“After the show at the Kremlin in February 1995, I was teasingly referred to as the “Lady in Red”, but “my Russia” dates farther back in time. Mrs. Gromiko attended her first fashion show of a Western designer in my castle in Guidonia in 1982. This event received great coverage in the media, and the New York Times wrote on its first page, “East and West Meet on the Catwalk”. The hours in Moscow are marked by the resounding chimes of the large bell in the Spasskaya Tower, the most beautiful and imposing of the twenty towers surrounding the Kremlin walls. Laura Biagiotti’s fashion hour in Moscow was marked by the light steps of 40 young, lissome Russian models on February 5, 1995, during a presentation of all my collections on the stage of the great theater of the Kremlin. I had recently inaugurated my boutique in Moscow, and during my visit to the Kremlin, I was struck by the great theater that I had seen on TV as a child as the somber backdrop of the USSR Communist Party conventions in the era before Gorbaciov. That past had been buried like a cumbersome dinosaur. Fashion broke through the barrier of the unsatisfied desires of Russian women and made their dreams come true. Fashion is still considered an extraordinary means of communication. My fashion show penetrated the hearts of Russian women and revealed their great desire to look good and to change their image and wardrobe. I like to bring messages where profound social and cultural changes are underway, and in Russia, after the fall of the Berlin Wall, I witnessed a revolution in society that was even more profound and radical than in China”.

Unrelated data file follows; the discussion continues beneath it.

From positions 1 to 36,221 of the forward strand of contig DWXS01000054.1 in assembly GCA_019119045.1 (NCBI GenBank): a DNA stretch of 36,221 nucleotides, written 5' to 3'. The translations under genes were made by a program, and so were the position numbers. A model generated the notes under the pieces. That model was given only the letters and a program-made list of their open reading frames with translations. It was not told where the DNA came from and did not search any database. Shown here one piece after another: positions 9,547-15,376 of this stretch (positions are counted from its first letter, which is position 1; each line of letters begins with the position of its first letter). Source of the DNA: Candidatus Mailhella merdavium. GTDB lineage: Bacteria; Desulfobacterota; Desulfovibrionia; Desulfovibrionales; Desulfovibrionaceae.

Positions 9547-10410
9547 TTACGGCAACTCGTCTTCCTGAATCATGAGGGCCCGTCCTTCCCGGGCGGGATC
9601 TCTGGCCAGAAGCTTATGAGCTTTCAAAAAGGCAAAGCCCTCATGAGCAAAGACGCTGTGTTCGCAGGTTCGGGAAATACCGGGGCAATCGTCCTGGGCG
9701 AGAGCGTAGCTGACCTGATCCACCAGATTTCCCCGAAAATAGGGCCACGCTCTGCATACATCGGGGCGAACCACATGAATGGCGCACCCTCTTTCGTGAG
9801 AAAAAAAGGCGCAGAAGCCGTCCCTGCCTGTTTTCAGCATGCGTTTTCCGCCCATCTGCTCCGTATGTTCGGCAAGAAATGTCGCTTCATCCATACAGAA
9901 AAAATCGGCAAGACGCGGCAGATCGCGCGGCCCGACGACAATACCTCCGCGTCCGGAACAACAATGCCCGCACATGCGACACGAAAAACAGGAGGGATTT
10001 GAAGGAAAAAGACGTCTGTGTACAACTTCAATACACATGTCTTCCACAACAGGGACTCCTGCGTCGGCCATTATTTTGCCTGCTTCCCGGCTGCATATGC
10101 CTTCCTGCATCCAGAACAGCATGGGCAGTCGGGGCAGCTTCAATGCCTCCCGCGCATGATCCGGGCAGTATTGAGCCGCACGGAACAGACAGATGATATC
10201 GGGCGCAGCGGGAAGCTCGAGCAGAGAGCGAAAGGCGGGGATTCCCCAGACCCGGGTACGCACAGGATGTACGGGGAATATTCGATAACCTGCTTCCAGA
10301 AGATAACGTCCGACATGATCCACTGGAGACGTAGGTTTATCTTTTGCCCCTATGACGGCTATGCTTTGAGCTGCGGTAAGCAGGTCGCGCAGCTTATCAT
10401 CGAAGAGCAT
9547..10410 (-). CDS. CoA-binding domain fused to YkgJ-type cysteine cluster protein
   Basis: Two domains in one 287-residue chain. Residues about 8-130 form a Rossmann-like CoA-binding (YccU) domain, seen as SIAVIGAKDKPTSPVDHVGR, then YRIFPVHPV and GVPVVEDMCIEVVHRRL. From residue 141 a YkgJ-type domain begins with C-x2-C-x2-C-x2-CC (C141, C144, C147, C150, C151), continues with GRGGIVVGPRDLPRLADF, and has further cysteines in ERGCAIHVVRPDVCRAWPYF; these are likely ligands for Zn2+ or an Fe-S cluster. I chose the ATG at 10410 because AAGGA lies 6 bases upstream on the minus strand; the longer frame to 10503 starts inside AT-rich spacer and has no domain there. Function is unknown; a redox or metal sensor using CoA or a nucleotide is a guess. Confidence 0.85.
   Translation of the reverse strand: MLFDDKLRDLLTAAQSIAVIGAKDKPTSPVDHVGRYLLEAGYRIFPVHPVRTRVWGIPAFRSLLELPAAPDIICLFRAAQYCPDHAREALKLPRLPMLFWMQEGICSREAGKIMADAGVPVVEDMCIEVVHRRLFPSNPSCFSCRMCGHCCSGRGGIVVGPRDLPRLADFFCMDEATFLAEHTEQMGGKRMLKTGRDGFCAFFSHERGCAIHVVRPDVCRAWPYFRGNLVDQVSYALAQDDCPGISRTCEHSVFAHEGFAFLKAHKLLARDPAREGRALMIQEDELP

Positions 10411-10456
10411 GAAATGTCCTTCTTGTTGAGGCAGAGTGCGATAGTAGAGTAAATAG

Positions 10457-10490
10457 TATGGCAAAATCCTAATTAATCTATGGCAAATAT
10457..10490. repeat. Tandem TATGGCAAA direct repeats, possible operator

Laura Biagiotti